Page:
ATLANTA — Deepak Raghavan (MBA ’98, Ph.D. ’09) remembers sitting at his desk nearly 20 years ago, looking down at his calendar and realizing his schedule was full of meetings.
At that moment, after more than a decade of working 80-plus hours per week to build a successful business, he decided it was time for a change.
“I realized my entire week was full of meetings and about half of the meetings were scheduled to discuss other meetings,” Raghavan said. “That’s when I thought to myself, ‘I want to do something different.’”
Raghavan had grown up fascinated by astronomer Carl Sagan’s ability to evoke a sense of wonder about our universe and the possibilities of life beyond Earth.
“Astronomers are like detectives,” Raghavan said. “They piece together various clues to better understand our time and place in the universe. Why are we here, how did we get here, what’s the ultimate fate?
“I look into the night sky and see so many stars and I just wonder, ‘How many of those stars have planets and who’s looking back at us?’”
Raghavan, who had earned an executive MBA at Georgia State in 1998, returned to work on a Ph.D. so he could pursue those questions. Now, Raghavan is teaching the next crop of inquiring minds as a professor of practice in the university’s Department of Physics and Astronomy, giving back to the department where he got his doctorate.
“I love seeing my students get that lightbulb moment. That’s what I live for,” Raghavan said. “When I work with a student who has been struggling with a certain area and all of a sudden they get it, those are the most gratifying moments.”
Raghavan’s work as a successful businessman, his philanthropic support for Georgia State and his dedication to teaching have won him recognition as a 2022 Georgia State Distinguished Alumni Award honoree.
In the first major chapter of his career, in 1990, Raghavan co-founded Manhattan Associates Inc., a distribution and supply chain management software company.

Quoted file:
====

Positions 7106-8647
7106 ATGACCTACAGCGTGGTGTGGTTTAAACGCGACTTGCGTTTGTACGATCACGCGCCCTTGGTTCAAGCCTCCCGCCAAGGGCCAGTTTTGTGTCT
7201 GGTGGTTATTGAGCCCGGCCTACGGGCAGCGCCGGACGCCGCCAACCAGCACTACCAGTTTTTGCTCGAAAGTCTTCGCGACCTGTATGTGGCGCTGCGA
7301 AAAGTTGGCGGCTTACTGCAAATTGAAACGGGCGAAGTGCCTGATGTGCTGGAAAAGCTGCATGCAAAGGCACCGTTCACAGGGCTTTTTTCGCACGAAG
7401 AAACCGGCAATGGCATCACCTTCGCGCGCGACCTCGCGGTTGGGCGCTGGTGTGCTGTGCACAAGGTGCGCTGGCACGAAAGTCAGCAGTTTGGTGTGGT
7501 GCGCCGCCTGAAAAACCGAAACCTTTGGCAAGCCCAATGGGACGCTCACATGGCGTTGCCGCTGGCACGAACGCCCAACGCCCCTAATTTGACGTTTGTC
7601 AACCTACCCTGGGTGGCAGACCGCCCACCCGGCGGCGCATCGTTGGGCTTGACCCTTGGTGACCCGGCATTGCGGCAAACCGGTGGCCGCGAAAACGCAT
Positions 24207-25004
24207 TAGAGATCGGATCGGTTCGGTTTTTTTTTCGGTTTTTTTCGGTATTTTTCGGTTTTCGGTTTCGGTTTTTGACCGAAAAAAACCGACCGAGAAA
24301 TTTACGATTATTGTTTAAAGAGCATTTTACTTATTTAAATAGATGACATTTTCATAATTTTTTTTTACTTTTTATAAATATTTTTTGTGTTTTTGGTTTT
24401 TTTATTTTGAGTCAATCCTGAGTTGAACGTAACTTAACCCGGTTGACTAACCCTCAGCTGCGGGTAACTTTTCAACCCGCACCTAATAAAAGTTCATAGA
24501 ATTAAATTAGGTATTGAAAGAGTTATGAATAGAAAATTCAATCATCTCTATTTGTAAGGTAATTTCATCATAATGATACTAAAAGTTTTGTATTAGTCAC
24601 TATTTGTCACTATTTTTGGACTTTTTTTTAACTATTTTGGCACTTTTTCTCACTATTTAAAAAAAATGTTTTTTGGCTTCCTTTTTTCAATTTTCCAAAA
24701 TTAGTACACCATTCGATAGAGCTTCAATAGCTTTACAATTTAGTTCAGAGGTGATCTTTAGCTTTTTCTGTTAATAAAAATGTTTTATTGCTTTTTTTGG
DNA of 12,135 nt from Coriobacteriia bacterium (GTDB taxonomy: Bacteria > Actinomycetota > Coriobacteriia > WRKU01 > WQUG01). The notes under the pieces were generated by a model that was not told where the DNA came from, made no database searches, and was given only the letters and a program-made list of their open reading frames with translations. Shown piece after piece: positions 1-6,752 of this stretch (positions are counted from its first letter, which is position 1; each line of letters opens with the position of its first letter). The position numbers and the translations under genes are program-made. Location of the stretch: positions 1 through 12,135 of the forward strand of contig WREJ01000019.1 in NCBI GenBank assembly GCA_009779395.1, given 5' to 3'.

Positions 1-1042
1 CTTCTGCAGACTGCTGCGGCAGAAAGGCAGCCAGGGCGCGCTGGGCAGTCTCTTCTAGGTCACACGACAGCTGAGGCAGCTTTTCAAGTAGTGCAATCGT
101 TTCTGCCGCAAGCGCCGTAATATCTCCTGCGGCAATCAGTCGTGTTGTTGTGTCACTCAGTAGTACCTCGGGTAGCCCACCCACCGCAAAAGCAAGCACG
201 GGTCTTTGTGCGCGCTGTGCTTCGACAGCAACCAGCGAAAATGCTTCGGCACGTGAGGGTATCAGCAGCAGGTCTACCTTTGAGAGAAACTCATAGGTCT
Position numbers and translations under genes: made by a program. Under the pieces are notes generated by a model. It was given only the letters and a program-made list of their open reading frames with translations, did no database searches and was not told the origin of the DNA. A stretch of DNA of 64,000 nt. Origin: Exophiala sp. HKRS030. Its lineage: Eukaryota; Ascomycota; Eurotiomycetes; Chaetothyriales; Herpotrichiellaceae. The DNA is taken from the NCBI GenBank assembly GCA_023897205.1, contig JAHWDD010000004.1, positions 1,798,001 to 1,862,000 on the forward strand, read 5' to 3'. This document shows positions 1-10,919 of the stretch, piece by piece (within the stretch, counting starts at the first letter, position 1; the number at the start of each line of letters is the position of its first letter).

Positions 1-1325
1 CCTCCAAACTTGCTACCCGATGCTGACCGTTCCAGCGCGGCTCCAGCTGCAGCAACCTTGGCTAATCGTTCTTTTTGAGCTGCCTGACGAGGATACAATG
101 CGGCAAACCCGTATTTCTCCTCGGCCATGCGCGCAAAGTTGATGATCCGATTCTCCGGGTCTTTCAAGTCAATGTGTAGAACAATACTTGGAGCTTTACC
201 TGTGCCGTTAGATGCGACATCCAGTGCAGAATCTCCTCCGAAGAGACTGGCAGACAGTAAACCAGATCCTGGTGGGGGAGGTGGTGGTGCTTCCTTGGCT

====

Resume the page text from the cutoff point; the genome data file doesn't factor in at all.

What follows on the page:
After a successful initial public offering in 1998, he left full-time employment at Manhattan Associates to begin his studies in astronomy. Raghavan is president of his family’s foundation, which focuses on education, animal conservation and children’s health care. He is a past chair of the Georgia State Foundation Board of Trustees, and he currently serves on the boards of Manhattan Associates, Woodward Academy, Zoo Atlanta, the Atlanta Police Foundation and the Smithsonian Astrophysical Observatory.
He has also supported programs to help students at Georgia State. His family foundation has established two endowments at the College of Arts & Sciences. One supports the dean’s strategic initiatives and has enabled nearly 60 students to return to college and complete a bachelor’s degree though the Come Back, Pounce Forward program. The other endowment helps selected students gain astronomy research experience during the summer through the Raghavan Fellowship program.
Sebastien Lepine, chair of the Department of Physics and Astronomy, said Raghavan is one of the department’s most dedicated instructors. Students often show up to Raghavan’s office to ask questions or get tutoring, and Raghavan often attends research presentations and dissertation defenses by undergraduate and graduate students in the department, Lepine said.
“He always shows great interest in our students’ work and will often come up with a challenging or thought-provoking question,” Lepine said. “Dr. Raghavan really contributes to the academic life of the department, and we are lucky to count him as one of ours.”
Raghavan is deeply grateful to be recognized among Georgia State’s Distinguished Alumni.
“I feel extremely fortunate to have had the journey that I’ve had,” Raghavan said. “Life is all about the journey. The more you focus on doing the right thing, the more satisfied and successful you will be.”
For details about the Oct. 28 celebration or to purchase tickets, visit alumni.gsu.edu/daa/.
— Photo by Raven Schley